Concerns have been raised about increasing incidence of endocrine-related human diseases and conditions and the role that endocrine disruptors may play. Crop protection products have sometimes been associated with such diseases, such as cancer and diabetes, and conditions like obesity and reduced sperm count. However, these products are specifically and extensively tested to evaluate their effects on the endocrine systems of humans and wildlife. In fact, current and strong scientific evidence shows that crop protection products are not affiliated with endocrine-disrupting effects at relevant exposure levels.
Toxicology – the study of adverse effects of chemicals on living beings – is a well-established scientific field based on the principle that the dose makes the poison. This means that a substance is harmful only when its dose exceeds a living being’s normal repair functions. This is even true for water, which can be lethal if consumed excessively.
Physical factors like sunlight and temperature as well as chemicals influence hormonal systems. Chemicals extracted from plants have been used to benefit people if applied at the right doses, but can cause harm at higher doses. Exactly the same principle applies to synthetic chemicals used for a variety of purposes, including cosmetics, personal care products, pharmaceuticals, crop protection products and industrial manufacturing.
Human exposure to crop protection products is typically orders of magnitude lower than exposure to common, natural and more potent endocrine-active substances like sugar, caffeine and soy protein.
Guidance for determining cause and effect incorporates consideration of consistency of effects across independent studies, specificity of effects, strength of observations and biological plausibility. These principles should be applied in the evaluation of any potential linkage between exposure to endocrine-active substances and resulting disease.
Well-conducted epidemiological studies can provide the most direct and relevant information on risk factors for disease in humans. Crop protection products and health have been extensively examined in such studies, with most focusing on farmers and agricultural workers as the group typically most exposed.
The weight of this significant body of scientific literature does not show that crop protection products are associated with human disease, including endocrine-related cancers, as shown in a European Food Safety Authority-supported publication. In fact, the most consistent finding across the largest epidemiological studies on farmers and agricultural workers (including crop protection product applicators) is that this group is healthier than the general population.,,, Overall, these agricultural workers have lower mortality rates and incidences of most cancer types. Therefore, crop protection product exposure does not appear to be a cause of endocrine-related diseases.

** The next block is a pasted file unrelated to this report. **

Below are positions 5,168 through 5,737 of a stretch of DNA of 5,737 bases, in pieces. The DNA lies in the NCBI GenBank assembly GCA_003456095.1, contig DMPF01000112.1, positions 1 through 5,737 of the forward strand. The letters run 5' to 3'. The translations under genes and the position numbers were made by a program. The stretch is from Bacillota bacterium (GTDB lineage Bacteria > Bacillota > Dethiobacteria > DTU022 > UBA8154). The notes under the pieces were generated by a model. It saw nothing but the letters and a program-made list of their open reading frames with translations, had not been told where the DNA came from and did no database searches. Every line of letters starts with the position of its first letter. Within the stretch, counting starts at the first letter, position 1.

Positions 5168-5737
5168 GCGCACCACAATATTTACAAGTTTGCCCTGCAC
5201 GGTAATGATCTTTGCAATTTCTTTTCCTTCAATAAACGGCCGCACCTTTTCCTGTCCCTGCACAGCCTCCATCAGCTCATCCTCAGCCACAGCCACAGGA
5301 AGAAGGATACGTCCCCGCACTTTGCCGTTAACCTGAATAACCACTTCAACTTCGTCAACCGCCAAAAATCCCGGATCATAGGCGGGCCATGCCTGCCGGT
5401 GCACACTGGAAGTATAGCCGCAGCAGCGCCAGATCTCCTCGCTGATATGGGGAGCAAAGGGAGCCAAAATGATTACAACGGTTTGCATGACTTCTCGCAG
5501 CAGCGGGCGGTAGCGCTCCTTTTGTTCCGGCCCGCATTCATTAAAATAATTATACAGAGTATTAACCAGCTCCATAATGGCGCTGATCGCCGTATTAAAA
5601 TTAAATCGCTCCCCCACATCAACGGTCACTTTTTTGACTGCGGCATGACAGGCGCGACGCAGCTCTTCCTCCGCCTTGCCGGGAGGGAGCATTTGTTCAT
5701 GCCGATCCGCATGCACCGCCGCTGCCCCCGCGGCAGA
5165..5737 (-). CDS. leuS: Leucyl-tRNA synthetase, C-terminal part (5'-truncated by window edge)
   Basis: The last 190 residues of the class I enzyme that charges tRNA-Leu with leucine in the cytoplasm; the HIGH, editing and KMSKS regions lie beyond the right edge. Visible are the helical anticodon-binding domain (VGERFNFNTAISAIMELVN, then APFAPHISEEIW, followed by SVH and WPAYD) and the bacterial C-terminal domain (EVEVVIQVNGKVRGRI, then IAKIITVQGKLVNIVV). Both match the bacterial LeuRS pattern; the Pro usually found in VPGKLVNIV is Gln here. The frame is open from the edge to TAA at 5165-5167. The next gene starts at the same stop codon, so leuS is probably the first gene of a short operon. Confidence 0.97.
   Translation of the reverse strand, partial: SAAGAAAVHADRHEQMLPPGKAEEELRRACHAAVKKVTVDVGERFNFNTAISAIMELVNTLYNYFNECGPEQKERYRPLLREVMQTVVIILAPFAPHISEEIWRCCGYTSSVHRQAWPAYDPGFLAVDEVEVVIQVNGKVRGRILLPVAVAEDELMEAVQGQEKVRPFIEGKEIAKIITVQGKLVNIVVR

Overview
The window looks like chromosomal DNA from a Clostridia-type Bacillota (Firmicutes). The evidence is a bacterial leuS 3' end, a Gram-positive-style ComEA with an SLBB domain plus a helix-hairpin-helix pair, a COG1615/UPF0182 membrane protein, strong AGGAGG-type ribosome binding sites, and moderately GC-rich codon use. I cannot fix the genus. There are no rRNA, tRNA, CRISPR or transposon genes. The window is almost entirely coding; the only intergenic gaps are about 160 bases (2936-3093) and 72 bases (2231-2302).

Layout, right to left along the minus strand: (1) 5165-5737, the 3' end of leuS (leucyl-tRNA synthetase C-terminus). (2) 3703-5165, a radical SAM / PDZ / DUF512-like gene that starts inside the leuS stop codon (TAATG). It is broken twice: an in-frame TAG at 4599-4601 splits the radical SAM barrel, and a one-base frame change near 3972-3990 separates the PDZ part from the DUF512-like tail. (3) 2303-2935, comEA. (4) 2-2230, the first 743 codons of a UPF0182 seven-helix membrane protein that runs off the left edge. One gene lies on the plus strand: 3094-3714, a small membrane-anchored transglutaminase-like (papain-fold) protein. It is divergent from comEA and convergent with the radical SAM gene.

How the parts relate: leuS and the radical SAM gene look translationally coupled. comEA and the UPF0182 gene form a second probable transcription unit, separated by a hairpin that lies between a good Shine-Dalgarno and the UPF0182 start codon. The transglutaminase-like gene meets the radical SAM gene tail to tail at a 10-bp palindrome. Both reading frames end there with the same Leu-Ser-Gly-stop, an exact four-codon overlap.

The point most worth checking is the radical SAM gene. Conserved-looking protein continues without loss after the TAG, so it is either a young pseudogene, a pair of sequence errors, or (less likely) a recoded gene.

Multiple factors account for increases in endocrine-related diseases or conditions independent of endocrine-active substances, such as lifestyle, diet, body weight and changes in diagnostic criteria. However, for most of the endocrine-related human diseases frequently discussed, causes are simply not known. Several possible risk factors have been identified, including genetics, age and maternal age. For example, in the U.S. Institute of Medicine’s 2012 review of the science regarding environmental risk factors for breast cancer, those with the clearest evidence include hormone therapy products, oral contraceptives, being overweight or obese, alcohol consumption and ionizing radiation; the evidence for exposure to chemicals was considered limited.
Current crop protection product regulation ensures high levels of protection for human health and the environment. The crop protection industry follows very stringent product development criteria, whereby thousands of chemicals are analysed and those with potential negative side effects are screened out from the very beginning. Products are then thoroughly tested according to local regulatory requirements and international standards. If they are safe for intended uses, they are delivered to the market responsibly.
Public policy-making should be based on a balanced, transparent and systematic assessment of relevant scientific evidence, not on a single study or report. Policymakers must look across all applicable evidence considering the strengths and weaknesses of each study, consistency (or absence of it) between findings, reproducibility and any outstanding areas of controversy. All of this information should be weighed before coming to an informed policy decision to protect human health.
 Evangelia E Ntzani, Chondrogiorgi M, Ntritsos G, Evangelou E, Tzoulaki I. 2013. Literature review on epidemiological studies linking exposure to pesticides and health effects. European Food Safety Authority. http://www.efsa.europa.eu/en/supporting/doc/497e.pdf
 Leveque-Morlais N, Tual S, Clin B, Adjemian A, Baldi I Lebailly P. 2014. The AGRIculture and CANcer (AGRICAN) cohort study: enrollment and causes of death for the 2005–2009 period. Int Arch Occ Env Hea. (2015) 88:61-73.
 Koutros S, Alavanja MC, Lubin JH, Sandler DP, Hoppin JA, Lynch CF, Knott C, Blair A, Freeman LE. 2010. An update of cancer incidence in the Agricultural Health Study. J Occup Environ Med. 52(11):1098-105.
 Waggoner JK, Kullman GJ, Henneberger PK, Umbach DM, Blair A, Alavanja MC, Kamel F, Lynch CF, Knott C, London SJ et al. 2011. Mortality in the Agricultural Health Study, 1993-2007. Am J Epidemiol. 173:71-83.
 Frost G, T. Brown T, Harding AH. 2011. Mortality and cancer incidence among British agricultural pesticide users. Occup Med (Lond). 61(5):303-10.
 Lamb JC, Boffetta P, Warren FG, Goodman JE, Hentz KL, Rhomberg LR, Staveley J, Swaen G, Van Der Kraak G, Williams AL. 2014. Critical Comments on the WHO-UNEP State of the Science of Endocrine Disrupting Chemicals – 2012. Regul Toxicol Pharmacol. 69(1):22-40.